419 F.3d 656 (7th Cir. 2005), 04-2894, Dawson v. Newman
|Citation:||419 F.3d 656|
|Party Name:||Lance DAWSON, Plaintiff-Appellant, v. Thomas NEWMAN, Jr., Madison County Superior Court Judge in his individual capacity, State of Indiana, Indiana Department of Corrections, Arthur Hegewald, Betty Weist, Victoria Fafata, and Kathy Stoops-Wright, Defendants-Appellees.|
|Case Date:||August 18, 2005|
|Court:||United States Courts of Appeals, Court of Appeals for the Seventh Circuit|
ARGUED Jan. 21, 2005.
Appeal from the United States District Court for the Southern District of Indiana, Indianapolis Division, No. 03 C 1563 Sarah Evans Barker, Judge.
Nicholas D. Conway (argued), Sutherlin & Associates, Indianapolis, IN, for Plaintiff-Appellant.
James B. Martin, Ryan D. Johanningsmeier (argued), Office of the Attorney General, Ronald J. Semler (argued), Stephenson, Daly, Morow & Kurnik, Indianapolis, IN, for Defendants-Appellees.
Before RIPPLE, WOOD, and SYKES, Circuit Judges.
When Lance Dawson's probation was revoked, he appealed to the Indiana Court of Appeals and won a ruling that the revocation was improper. On remand Madison County Superior Court Judge Thomas Newman, Jr., ordered Dawson released from prison. Judge Newman's office faxed a copy of the Indiana Court of Appeals' decision to the Indiana Department of Corrections ("DOC") but did not include a copy of the release order. Dawson thus remained in prison for another fourteen months, until he was released on parole supervision. He reported for supervision, informed parole officials that his original probation revocation had been overturned, but was unable to convince officials that he should not be on parole.
Dawson then brought this suit under 42 U.S.C. § 1983 against Judge Newman, Madison County Clerk of Court Kathy Stoops-Wright, the DOC, and several parole officials. The State defendants (the judge, the DOC, and the parole officials) moved to dismiss on absolute immunity grounds; the clerk, Stoops-Wright, filed an answer and did not join the motion to dismiss. The district court granted the dismissal motion, concluding that the judge was immune and the DOC and its parole officials could not be held liable for Dawson's wrongful continued incarceration and parole supervision because they had no power to "recompute a sentence" and were not at fault for the failure to transmit the release order. The district court later issued a brief "clarification" order indicating that the dismissal was "complete" and was meant to include dismissal of Dawson's claims against the clerk, even though she had not moved to dismiss.
We affirm in part and reverse in part. Judge Newman is entitled to absolute judicial immunity, and the claims against him were properly dismissed. The claims against the parole officials should not have been dismissed, however. The dismissal motion raised only the issue of absolute immunity not the liability merits and the parole officials are not entitled to absolute immunity. Finally, the district court's follow-up order summarily dismissing the claims against the court clerk was improper, as she had not moved to dismiss.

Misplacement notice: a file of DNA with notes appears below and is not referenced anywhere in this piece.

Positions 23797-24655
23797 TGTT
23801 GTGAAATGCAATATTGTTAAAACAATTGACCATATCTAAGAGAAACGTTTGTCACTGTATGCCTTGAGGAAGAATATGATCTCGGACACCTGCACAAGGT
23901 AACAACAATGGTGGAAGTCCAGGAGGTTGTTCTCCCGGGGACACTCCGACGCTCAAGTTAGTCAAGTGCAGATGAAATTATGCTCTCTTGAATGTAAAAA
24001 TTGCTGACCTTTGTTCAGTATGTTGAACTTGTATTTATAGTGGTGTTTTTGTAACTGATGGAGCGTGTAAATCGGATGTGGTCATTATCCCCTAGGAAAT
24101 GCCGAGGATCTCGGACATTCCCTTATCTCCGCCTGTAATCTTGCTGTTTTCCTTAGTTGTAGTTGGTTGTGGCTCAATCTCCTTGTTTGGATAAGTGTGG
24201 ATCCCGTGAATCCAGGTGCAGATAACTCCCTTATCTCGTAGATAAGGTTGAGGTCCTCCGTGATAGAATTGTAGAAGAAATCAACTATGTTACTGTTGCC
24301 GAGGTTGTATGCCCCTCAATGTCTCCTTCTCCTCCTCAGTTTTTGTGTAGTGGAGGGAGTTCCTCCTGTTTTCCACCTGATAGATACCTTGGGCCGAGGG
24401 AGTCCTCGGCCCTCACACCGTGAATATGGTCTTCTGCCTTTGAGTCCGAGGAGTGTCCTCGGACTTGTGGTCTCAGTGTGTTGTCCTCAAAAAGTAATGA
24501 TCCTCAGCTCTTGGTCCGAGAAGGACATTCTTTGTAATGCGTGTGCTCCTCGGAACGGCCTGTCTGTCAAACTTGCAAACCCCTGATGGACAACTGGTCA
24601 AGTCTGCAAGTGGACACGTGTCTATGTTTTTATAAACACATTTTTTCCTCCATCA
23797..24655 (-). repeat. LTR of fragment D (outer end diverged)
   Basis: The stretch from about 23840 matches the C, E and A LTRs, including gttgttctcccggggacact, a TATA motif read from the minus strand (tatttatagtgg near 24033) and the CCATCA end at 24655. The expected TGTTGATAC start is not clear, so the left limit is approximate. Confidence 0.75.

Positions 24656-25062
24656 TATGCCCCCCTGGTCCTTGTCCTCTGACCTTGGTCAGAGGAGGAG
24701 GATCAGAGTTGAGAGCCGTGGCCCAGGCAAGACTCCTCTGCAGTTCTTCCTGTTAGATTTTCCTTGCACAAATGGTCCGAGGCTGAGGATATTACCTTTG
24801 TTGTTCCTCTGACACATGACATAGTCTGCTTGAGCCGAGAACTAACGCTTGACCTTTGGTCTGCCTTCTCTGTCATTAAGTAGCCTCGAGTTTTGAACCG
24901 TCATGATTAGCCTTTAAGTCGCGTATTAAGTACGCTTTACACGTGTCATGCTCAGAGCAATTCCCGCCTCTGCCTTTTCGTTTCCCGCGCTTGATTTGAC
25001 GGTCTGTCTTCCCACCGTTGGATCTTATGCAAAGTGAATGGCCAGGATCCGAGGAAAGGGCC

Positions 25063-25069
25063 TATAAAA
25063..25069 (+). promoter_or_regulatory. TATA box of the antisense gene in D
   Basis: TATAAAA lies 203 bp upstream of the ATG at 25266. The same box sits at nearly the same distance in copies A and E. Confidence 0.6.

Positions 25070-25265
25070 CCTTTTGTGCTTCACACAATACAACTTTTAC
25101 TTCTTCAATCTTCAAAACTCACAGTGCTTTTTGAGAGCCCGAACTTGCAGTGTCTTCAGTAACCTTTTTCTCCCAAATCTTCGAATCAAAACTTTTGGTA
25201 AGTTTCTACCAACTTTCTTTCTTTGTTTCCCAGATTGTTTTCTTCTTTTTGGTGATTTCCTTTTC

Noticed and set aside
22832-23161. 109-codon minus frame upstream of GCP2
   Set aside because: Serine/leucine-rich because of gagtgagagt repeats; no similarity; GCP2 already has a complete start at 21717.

We accept the facts alleged in Dawson's second amended complaint as true for purposes of our review of the district court's order granting the defendants' motion to dismiss. Baker v. Kingsley, 387 F.3d 649, 660 (7th Cir. 2004). In 1990 Dawson was convicted of certain criminal charges and placed on three years' probation with a suspended sentence of six years. In September 1992 Dawson's probation officer filed a notice of probation violation and a hearing was scheduled. The hearing was rescheduled several times due to the unavailability of the State's witnesses. On February 5, 1993, Dawson moved for a continuance. This motion was granted but the hearing was never rescheduled.
On June 12, 2000, approximately ten years after being placed on three years' probation and eight years after the alleged probation violation, the State filed an amended notice of probation violation. On October 23, 2000, Judge Newman revoked Dawson's probation and imposed the six-year term of incarceration. Dawson appealed. On July 18, 2001, the Indiana
Court of Appeals held that Dawson's probation revocation was improper as it occurred long after his term of probation had expired. See Dawson v....
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